Bill Burr roasted an SJW who demanded that anyone who used a word they deemed offensive should have to get up and apologize for it. To her, it didn’t matter what people meant, just mentioning the word is what was important to her.
Bill said that was BS. All you’re doing when you tell people to avoid certain words that can be seen as racist/ sexist/ homophobic is you’ve given them a road-map to continue, as long as they don’t utter that word you fear so much. Different people use words in different ways, we shouldn’t kill a word for everyone just because someone else chooses to take it a certain way.
(If you haven’t seen the discussion already, I’ve left the video at the bottom of the page)
Let’s give a sports example. If you’re playing football with a bunch of the guys, a guy knocks you over, and then stops to ask if you’re ok, a perfectly reasonable response from a male standpoint is “Psh, I’m fine ya fag. Get back to the game.”
It’s football. You’re expected to get knocked over, big deal. If somebody makes a thing out of that tackle, that makes it uncomfortable for everyone involved. You’re not actually calling him “gay”, you’re just ripping on him for acting weird.
Luckily, The Huffington Post is here to make sure we know how privileged we are. Check this article from Lucas Waldron out:
When I see my cousin asserting his comfort with calling his (presumably straight male) friends “faggots,” I do not feel directly afraid of my cousin, but I feel afraid of the culture that both he and I are surrounded by and respond so differently to. The complicated side of this kind of commentary is that it embodies an attitude of tolerance surrounding the ability of gay people to get married while also furthering the “faggot”-calling culture that creates the violence that our LGBTQ community is surrounded by. The biggest issues facing LGBTQ youth — homelessness, hate crimes and emotional and psychological violence — stem from the most privileged people in our society, largely straight white men, believing that they are inherently better than people who do not share their unique, non-marginalized life experience. Words like “faggot” are used to demean people who do not fit into the hypermasculine framework of our culture’s power structure. The college-aged men who casually incorporate “faggot” into their vocabulary have never experienced the violence that their words create and therefore find it acceptable to call each other “faggot” and still claim to not be inherently homophobic.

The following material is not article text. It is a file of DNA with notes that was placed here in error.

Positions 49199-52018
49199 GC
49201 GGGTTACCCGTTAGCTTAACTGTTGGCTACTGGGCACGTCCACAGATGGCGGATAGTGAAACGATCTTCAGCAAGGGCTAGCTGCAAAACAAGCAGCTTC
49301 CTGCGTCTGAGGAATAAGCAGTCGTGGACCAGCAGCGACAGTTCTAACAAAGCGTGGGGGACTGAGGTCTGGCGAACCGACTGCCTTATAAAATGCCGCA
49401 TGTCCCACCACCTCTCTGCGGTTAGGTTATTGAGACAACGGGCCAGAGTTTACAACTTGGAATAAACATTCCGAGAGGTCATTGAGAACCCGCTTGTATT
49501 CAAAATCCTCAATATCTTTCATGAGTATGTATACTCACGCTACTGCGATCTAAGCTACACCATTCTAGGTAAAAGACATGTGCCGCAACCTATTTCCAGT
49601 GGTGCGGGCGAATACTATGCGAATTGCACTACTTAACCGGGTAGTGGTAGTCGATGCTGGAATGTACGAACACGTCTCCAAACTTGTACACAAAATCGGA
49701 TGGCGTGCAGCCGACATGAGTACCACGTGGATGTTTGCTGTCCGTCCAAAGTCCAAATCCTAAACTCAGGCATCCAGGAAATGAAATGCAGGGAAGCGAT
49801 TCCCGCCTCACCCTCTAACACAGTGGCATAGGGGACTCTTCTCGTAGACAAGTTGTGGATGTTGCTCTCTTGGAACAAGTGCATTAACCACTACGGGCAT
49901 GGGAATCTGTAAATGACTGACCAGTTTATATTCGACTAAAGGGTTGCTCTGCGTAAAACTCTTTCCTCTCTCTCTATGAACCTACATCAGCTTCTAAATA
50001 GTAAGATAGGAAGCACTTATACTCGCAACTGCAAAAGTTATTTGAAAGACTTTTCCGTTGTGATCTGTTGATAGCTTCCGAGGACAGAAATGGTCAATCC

How do these snowflakes even leave their homes?
Watch the video here: